After my optimism at the halfway point everything suddenly went downhill. Or, I should say, uphill – I don’t remember feeling this at the time, but looking back at my GPS data I notice that the elevation cruelly maintains a gradual downhill to the halfway point, then climbs consistently all the way to the end. All I remember is my legs feeling increasingly more tired, my shoulders slumping further forward, the nutrition belt rubbing against my lower back as my posture got worse. Hindsight being a wonderful thing, I now know why this was happening; at the time I took it as a further symptom of my chronic fatigue and decided that I absolutely, definitely needed a protracted period of rest. The trick of the elevation might have done me a favour, because without that perception I might have chugged on for months to come, in deep denial about my health and clinging to any fragment of an excuse for poor performances. As it was, the race gave me the biggest wake up call I’ve ever had.

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By the time I had six miles to go I was barely walking. Time was slipping through my hands and my pace was grinding almost to a halt. I knew that Cat would have long since finished and had to send a few emergency messages to her to let her know a) I was still alive and b) her lift home might be a long while coming yet. She sent back encouragements in caps lock, and an update on the race result – an incredible fourth lady finish and V40 trophy considering she wasn’t really racing it. That was enough to shake my legs out a bit – I still couldn’t move them very fast but there was not and had never been any question of stopping or quitting. It hardly seemed right to leave her waiting for long.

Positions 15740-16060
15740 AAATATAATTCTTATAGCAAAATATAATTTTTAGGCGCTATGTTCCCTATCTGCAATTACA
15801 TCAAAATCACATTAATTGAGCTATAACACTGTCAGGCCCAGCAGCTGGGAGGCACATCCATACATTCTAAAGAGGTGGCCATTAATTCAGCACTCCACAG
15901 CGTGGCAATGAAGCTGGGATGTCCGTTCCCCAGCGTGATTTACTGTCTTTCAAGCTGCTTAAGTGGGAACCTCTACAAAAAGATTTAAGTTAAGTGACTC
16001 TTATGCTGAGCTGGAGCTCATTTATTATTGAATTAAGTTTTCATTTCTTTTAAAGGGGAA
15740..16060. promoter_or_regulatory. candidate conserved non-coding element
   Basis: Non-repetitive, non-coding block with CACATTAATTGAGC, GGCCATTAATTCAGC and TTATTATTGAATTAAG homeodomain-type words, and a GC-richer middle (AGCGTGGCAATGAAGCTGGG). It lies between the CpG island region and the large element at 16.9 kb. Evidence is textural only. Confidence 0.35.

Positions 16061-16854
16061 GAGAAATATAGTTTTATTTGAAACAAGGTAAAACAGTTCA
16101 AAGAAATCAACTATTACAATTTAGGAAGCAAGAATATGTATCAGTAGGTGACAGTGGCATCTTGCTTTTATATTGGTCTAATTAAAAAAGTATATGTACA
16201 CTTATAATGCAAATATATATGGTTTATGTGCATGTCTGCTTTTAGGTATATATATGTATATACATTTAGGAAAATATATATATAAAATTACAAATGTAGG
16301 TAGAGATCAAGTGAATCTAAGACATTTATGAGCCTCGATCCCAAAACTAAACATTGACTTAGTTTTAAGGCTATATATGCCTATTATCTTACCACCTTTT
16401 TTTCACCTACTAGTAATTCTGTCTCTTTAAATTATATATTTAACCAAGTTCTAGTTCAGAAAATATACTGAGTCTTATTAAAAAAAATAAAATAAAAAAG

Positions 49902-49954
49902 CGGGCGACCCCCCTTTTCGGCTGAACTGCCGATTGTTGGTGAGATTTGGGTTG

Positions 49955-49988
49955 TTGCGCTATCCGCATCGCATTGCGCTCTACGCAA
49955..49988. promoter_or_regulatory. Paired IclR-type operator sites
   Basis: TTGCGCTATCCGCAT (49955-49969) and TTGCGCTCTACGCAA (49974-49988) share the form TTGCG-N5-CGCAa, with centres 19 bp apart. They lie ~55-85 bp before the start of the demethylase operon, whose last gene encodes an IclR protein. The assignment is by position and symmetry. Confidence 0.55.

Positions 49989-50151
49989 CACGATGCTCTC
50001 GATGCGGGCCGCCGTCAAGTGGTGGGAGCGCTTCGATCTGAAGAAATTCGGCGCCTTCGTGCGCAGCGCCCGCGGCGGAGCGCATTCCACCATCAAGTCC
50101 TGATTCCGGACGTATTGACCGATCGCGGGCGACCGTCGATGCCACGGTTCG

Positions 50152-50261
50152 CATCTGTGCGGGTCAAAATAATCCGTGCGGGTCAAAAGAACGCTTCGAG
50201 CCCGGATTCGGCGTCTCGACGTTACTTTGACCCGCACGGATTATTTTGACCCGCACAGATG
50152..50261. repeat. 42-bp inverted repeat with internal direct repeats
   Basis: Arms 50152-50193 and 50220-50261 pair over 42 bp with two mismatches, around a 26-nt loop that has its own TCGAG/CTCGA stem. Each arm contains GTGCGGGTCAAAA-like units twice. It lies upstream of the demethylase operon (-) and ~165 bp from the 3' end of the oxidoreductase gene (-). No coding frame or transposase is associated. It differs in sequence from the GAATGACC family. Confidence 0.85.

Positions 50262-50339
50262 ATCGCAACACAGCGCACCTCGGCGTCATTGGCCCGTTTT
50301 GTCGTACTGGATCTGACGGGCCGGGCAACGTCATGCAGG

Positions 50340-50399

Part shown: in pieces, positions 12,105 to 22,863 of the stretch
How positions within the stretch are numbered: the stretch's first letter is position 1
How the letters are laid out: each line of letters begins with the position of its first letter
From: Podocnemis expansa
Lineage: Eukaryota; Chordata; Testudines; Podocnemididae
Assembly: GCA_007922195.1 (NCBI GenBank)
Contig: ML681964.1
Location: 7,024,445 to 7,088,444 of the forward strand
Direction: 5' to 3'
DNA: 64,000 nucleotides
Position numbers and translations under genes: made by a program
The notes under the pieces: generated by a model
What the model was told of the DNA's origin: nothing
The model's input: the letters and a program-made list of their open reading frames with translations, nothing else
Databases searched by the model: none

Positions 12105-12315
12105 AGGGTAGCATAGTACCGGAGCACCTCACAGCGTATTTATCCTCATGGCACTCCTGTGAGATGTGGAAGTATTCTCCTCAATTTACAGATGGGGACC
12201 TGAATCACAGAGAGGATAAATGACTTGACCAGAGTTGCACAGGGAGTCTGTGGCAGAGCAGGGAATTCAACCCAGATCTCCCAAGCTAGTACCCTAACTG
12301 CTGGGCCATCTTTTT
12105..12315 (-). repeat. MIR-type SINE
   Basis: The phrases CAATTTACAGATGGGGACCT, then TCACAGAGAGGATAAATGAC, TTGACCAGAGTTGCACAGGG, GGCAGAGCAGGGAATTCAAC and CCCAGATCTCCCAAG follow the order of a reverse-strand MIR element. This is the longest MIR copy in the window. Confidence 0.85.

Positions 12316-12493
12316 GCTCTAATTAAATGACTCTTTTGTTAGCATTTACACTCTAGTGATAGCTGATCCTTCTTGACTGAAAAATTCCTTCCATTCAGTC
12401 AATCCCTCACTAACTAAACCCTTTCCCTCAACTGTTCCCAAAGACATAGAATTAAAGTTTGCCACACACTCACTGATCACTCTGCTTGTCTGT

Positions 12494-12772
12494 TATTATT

The volunteers at the last water station told me there was one more climb before a long downhill to the end, which was true, but also underplayed all the little bumps and divots in the ground that my legs didn’t even have the energy to lift themselves over. Finally though I turned into a wooded area and found something like an amusement park slide to take me back down the Kingsclere stables, the finish line visible in the distance. And for a brief moment, I got all excited like a five year old. Then I got a stitch.